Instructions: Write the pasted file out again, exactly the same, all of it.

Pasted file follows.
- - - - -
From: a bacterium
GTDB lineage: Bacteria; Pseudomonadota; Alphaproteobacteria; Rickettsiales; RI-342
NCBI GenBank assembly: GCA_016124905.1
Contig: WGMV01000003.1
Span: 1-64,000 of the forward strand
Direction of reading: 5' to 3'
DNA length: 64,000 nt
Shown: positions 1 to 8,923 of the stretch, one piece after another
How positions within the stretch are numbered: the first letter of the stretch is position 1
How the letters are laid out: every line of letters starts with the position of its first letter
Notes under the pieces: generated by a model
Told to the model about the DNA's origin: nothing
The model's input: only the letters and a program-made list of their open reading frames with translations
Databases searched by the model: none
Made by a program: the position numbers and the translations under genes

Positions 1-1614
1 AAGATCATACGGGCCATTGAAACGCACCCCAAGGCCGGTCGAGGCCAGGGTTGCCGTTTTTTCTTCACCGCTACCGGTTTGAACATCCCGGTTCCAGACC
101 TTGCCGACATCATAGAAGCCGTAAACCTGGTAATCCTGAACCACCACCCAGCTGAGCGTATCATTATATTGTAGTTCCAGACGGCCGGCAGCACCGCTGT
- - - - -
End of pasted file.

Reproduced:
From: a bacterium
GTDB lineage: Bacteria; Pseudomonadota; Alphaproteobacteria; Rickettsiales; RI-342
NCBI GenBank assembly: GCA_016124905.1
Contig: WGMV01000003.1
Span: 1-64,000 of the forward strand
Direction of reading: 5' to 3'
DNA length: 64,000 nt
Shown: positions 1 to 8,923 of the stretch, one piece after another
How positions within the stretch are numbered: the first letter of the stretch is position 1
How the letters are laid out: every line of letters starts with the position of its first letter
Notes under the pieces: generated by a model
Told to the model about the DNA's origin: nothing
The model's input: only the letters and a program-made list of their open reading frames with translations
Databases searched by the model: none
Made by a program: the position numbers and the translations under genes

Positions 1-1614
1 AAGATCATACGGGCCATTGAAACGCACCCCAAGGCCGGTCGAGGCCAGGGTTGCCGTTTTTTCTTCACCGCTACCGGTTTGAACATCCCGGTTCCAGACC
101 TTGCCGACATCATAGAAGCCGTAAACCTGGTAATCCTGAACCACCACCCAGCTGAGCGTATCATTATATTGTAGTTCCAGACGGCCGGCAGCACCGCTGT